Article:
Definitions for calumetˈkæl yəˌmɛt, ˌkæl yəˈmɛt
This page provides all possible meanings and translations of the word calumet
Random House Webster's College Dictionary
cal•u•metˈkæl yəˌmɛt, ˌkæl yəˈmɛt(n.)
a long, ornamented tobacco pipe used ceremonially by North American Indians.
Origin of calumet:
1710–20; < F, orig. dial. (Norman, Picard): pipe stem
calumet, peace pipe, pipe of peace(noun)
a highly decorated ceremonial pipe of Amerindians; smoked on ceremonial occasions (especially as a token of peace)
A clay tobacco-pipe used by American Indians, especially as a symbol of truce or peace.
Origin: From a Norman variant of chalumeau (imported to Canada with Norman colonists), from calamellus, diminutive of calamus, from κάλαμος.
a kind of pipe, used by the North American Indians for smoking tobacco. The bowl is usually made of soft red stone, and the tube is a long reed often ornamented with feathers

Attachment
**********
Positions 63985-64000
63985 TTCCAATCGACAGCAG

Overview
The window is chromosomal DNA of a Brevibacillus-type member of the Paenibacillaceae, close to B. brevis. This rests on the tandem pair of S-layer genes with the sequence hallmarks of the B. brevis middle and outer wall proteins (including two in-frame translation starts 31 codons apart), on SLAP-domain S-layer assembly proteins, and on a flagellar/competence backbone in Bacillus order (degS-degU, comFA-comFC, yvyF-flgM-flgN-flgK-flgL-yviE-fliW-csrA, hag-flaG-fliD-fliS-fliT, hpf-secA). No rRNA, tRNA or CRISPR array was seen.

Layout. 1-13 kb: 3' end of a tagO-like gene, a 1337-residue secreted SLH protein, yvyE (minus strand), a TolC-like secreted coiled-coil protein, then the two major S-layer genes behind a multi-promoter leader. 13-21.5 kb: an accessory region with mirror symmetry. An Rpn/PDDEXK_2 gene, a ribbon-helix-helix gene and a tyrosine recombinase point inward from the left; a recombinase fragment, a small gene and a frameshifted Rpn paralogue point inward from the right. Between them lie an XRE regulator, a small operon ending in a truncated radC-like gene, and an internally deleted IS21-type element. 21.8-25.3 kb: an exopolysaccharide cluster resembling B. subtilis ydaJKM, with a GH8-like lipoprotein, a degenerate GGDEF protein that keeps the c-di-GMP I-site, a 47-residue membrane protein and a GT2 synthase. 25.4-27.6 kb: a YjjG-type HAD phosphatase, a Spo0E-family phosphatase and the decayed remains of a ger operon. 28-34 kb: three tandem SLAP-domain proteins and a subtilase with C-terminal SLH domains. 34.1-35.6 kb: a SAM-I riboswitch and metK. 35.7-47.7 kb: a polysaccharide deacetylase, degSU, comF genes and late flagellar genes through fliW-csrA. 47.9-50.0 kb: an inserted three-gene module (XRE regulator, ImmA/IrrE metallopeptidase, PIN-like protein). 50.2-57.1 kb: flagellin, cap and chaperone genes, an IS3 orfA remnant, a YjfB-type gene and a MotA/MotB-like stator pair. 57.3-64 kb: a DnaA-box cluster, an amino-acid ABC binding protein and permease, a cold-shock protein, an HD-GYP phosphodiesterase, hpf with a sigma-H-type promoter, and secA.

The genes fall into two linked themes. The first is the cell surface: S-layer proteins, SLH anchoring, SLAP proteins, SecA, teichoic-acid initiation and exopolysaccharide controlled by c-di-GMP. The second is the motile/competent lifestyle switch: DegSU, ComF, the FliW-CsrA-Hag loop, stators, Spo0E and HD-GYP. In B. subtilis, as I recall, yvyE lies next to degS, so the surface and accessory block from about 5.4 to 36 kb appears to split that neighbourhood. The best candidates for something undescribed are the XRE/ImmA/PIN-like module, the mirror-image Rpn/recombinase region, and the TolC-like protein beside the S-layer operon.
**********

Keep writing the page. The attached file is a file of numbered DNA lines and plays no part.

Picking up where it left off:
Calumet is a village in Calumet Township, Houghton County, in the U.S. state of Michigan's Upper Peninsula, that was once at the center of the mining industry of the Upper Peninsula. Also known as Red Jacket, the village includes the Calumet Downtown Historic District, listed on the National Register of Historic Places. The village may itself be included within the Calumet Historic District, a larger area which is NRHP-listed and which is a National Historic Landmark District. It is bordered on the north by Calumet Township, on the south by the Osceola township, on the east by Laurium and Calumet Township, and on the west by Rambletown and Calumet Township. The population was 798 at the 2010 census. Calumet's nickname is Copper Town U.S.A.
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